Is regulation required for credit card companies?
In 1968, Canadians first got their hands on credit cards, making it faster and easier to spend money they didn't necessarily have. Aside from their plastic, many Canadians also deal with the varying burdens of student loans, mortgages and all the other factors that contribute to personal debt. The CBC Digital Archives looks back on the times and troubles of personal debt in Canada, exploring how we get into debt and how we might avoid it.
• In Canada, the responsibility for consumer protection is shared by the provincial and federal governments between several acts of legislation. The act that regulates interest rates and credit is the 1991 federal Bank Act, although Alberta, British Columbia, Manitoba, New Brunswick, Ontario and Saskatchewan all have provincial consumer protection acts as well.
• Charles Dickens once defined credit as "a system whereby a person who can not pay gets another person who can not pay to guarantee that he can pay." Dickens had an understandably dark view of credit and debt; his father was sent to debtor's prison when Charles was 12 years old and the young Dickens was forced to work in a shoe factory. His introduction to the world of child labour and the working poor influenced his later writing, most famously in Oliver Twist.
• Canadian naturalist Ernest Thompson Seton was once saddled with a debt almost all people run up but are rarely asked to pay back. He claimed that at age 21, his father presented him with a bill for all the costs incurred in raising him, including the fee of the doctor who delivered him. Furthermore, Seton claimed to have paid it, although some, including his brother, said the story was an exaggeration.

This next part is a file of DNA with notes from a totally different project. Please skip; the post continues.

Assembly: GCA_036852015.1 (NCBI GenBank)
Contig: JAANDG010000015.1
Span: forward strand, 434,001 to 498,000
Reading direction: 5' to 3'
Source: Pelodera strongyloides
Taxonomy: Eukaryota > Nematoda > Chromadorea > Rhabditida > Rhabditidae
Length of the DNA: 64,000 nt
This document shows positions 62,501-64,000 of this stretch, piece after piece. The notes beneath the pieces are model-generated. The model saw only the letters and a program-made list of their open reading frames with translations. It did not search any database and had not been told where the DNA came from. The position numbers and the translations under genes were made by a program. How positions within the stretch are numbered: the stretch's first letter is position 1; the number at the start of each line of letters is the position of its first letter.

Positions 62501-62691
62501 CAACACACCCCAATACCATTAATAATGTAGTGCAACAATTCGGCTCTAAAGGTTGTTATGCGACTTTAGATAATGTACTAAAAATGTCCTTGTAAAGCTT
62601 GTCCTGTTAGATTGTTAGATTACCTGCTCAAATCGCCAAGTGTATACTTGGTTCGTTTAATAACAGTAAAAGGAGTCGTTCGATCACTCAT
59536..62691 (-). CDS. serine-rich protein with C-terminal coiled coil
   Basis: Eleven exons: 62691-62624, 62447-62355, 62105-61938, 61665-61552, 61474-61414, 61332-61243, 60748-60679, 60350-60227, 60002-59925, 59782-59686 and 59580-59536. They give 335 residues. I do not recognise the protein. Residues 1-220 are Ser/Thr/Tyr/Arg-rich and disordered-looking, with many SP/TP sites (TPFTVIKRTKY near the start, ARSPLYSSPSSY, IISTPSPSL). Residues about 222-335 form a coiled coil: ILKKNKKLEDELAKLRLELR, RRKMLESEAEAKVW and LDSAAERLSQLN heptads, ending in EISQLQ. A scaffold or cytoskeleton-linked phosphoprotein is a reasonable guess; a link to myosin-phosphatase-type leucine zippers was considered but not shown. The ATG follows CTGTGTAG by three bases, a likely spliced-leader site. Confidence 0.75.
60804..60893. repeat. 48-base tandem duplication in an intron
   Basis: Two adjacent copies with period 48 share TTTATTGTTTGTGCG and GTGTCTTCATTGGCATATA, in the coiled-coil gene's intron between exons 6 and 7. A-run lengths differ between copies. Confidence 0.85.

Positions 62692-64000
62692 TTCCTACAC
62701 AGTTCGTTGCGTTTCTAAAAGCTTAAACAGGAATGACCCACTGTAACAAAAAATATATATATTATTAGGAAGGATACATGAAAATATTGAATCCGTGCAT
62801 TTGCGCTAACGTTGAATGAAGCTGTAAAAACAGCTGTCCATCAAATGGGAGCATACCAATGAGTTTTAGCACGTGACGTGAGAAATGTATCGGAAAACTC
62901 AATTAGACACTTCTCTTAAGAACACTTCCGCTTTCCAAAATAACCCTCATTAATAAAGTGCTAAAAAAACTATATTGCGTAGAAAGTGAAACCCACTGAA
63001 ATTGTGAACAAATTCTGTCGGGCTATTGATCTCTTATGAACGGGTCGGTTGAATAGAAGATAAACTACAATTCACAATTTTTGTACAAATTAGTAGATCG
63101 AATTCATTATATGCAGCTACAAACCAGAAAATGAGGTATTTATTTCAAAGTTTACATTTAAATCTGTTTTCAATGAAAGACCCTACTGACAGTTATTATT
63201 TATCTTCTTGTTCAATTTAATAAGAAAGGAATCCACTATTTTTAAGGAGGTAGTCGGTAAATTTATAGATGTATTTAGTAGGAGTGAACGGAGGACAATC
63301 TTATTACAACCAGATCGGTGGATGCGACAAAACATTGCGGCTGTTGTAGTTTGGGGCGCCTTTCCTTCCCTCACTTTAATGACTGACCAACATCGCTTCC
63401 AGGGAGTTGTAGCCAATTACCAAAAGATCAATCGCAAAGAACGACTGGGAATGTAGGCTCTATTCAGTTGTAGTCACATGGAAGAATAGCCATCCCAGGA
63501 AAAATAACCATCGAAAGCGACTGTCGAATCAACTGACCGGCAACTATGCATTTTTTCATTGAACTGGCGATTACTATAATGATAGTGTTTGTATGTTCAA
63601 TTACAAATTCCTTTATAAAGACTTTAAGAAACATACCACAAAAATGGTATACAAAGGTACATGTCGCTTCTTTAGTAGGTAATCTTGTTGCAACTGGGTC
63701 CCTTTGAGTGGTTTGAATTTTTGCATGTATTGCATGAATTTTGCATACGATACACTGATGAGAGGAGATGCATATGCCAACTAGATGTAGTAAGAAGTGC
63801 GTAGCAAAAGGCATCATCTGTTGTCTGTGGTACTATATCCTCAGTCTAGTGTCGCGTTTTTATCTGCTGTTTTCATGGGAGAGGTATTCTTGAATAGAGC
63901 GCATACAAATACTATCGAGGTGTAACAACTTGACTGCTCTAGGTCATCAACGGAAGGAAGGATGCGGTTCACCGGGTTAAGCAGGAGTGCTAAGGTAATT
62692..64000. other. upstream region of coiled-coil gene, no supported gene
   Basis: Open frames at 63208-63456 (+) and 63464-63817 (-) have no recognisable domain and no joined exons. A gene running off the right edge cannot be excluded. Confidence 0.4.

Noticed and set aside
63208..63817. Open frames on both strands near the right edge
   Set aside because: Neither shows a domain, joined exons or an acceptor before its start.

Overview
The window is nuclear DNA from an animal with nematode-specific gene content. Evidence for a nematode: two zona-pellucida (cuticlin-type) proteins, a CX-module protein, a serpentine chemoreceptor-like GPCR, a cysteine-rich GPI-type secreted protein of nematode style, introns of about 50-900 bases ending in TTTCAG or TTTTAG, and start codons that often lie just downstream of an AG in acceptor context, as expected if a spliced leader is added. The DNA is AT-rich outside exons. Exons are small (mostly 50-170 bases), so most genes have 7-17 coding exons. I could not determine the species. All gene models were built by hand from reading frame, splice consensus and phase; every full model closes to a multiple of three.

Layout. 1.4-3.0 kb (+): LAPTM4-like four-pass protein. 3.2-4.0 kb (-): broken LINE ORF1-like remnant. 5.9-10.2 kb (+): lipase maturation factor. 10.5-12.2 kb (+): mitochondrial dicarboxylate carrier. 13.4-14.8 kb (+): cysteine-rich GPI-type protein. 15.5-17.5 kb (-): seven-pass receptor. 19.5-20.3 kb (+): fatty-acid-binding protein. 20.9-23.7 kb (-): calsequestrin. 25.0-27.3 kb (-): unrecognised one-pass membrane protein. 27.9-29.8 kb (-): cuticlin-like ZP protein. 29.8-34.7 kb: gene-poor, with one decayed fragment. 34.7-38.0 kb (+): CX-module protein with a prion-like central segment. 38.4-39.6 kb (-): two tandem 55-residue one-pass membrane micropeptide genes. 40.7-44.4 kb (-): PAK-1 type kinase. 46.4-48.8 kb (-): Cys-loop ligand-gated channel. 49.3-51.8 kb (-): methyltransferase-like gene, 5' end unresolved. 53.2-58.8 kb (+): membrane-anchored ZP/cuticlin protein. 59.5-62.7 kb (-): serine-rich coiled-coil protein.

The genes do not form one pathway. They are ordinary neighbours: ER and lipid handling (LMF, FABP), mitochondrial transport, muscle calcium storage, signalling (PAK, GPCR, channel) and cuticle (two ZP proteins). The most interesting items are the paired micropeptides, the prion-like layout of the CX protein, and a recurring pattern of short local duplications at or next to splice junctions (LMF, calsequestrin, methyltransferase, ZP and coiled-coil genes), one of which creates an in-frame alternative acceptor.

Broadcast Date: June 8, 1970
Guest(s): Jacob Ziegel
Host: Bruno Gerussi
Photo: by jessica @ flickr, used under Flickr Creative Commons Attribution-Noncommercial-No Derivative Works 2.0 Generic license.
Last updated: November 7, 2013
Page consulted on December 6, 2013
All Clips from this Topic
An unsolicited invitation to join the credit card-carrying elite turns...
Concern explores the credit system; the lenders, borrowers and middlem...
Easy credit spells disaster for many Canadians. Is it time for the gov...
Sunday Morning explores the vicious side of money lending tha...
in 1978, consumer debt tops $30 billion and record numbers of Canadian...
Home buyers are taking a chance with the unwieldy interest rates in 19...
Students find a number of ways to resolve their loans, and it doesn't ...
A 1995 profile of one Canadian family and its life in the red.
Canadian university students are finding there's no such thing as a de...
As a worldwide economic crisis grows in 2008, CBC-TV explores why Cana...
In 1968, Canadians first got their hands on credit cards, making it fa...